The face of a man who died 9,500 years ago in the Middle East has been brought to life by a team of scientists using 3D scans of his skull.
The skull belonged to a man who died – aged over 40 – near the city of Jericho, now part of the Palestinian West Bank.
Hoping to preserve the facial features of the deceased, the ancients decorated his skull with plaster and gave him shells for eyes.
It was the “world’s first facial reconstruction” according to Brazilian graphics expert Cicero Moraes.
But now Moraes has rebuilt the dead man’s face using the latest techniques, offering a unique window into the past.
“We registered the skull inside the plaster sculpture, creating a digital structure of it,” Moraes said.
“With the skull available in a virtual environment, we did a series of statistical projections to learn what certain areas of the face, such as the nose, lips and ears, might look like.”
To fill in the data, the scientists used a technique called anatomical distortion where they adjust the structure of a live person’s CT scan so that it becomes the person in the skull they measured.
“When we interpolate the anatomical deformation data with the statistical projections, we have a face that could be that person in life.”
The result is an objective reconstruction of the face, complete with eyebrows and eyelashes and marks showing the age of the deceased and the effect of the climate on his skin.
Later subjective elements “according to the climatic characteristics of the region” were added, including hair, beard and eyes.
Moraes and his co-authors, archaeologist Moacir Elias Santos and forensic pathologist Thiago Beaini, have now published their findings in the journal OrtogOnLine.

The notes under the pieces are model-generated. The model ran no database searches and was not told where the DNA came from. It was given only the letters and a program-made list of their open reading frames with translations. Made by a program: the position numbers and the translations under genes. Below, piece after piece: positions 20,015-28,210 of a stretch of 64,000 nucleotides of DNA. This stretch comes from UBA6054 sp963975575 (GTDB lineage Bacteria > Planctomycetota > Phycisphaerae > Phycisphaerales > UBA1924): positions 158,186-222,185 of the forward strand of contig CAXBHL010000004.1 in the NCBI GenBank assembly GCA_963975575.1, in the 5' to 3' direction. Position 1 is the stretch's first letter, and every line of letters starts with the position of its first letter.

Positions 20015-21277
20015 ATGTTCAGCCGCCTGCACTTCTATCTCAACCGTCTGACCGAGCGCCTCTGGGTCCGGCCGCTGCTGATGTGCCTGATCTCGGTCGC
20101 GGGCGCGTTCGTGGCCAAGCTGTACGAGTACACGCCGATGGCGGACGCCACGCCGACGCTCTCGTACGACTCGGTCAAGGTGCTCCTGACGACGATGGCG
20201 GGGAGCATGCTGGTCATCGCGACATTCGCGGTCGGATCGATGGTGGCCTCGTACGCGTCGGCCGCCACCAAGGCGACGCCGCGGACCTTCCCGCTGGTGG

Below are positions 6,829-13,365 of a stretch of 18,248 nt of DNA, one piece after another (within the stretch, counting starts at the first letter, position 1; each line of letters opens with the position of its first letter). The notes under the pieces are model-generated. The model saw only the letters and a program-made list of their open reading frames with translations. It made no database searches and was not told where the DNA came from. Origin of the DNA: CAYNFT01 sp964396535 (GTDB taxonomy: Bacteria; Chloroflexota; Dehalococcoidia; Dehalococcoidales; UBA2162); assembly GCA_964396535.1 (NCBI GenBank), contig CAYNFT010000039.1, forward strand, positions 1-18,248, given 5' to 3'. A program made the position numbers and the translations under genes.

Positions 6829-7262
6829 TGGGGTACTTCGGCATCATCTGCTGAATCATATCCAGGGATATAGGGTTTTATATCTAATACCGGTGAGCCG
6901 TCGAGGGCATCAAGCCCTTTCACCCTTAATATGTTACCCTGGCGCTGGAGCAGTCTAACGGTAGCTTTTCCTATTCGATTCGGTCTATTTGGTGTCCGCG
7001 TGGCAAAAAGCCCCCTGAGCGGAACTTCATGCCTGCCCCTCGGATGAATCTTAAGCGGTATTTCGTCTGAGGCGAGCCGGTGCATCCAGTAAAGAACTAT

“From the study we published, the expected level of accuracy is quite high,” Moraes said.
“It is not a face that is 100% like what it was in life – to expect that is utopian. But structurally, in relation to the general aspects of the face, the probability that it is his face is very high.
The skull is one of seven discovered by archaeologist Kathleen Kenyon in 1953. According to the British Museum, which now houses the skull, the deceased would have originally been a well-known person, but could have become a worshiped ancestor figure over time next year.
The museum believes the man would have been long forgotten by the time his skull was finally buried. It was the museum’s 3D uploads of the skull that enabled the new reconstruction.
But this is not the only time forensic facial reconstruction has been attempted using the so-called Jericho skull. A previous attempt in 2016 yielded visibly different results.
“We used a technique that focused more on statistical data, extracted from living people, as we worked with digital surgical planning, which ends up touching the field of facial forensics,” Moraes said.
According to the British museum, the owner of the Jericho skull died with severely broken teeth and abscesses that must have caused him pain.
He had also recovered from a broken nose and the shape of his head had permanently changed after being tightly bound as an infant.
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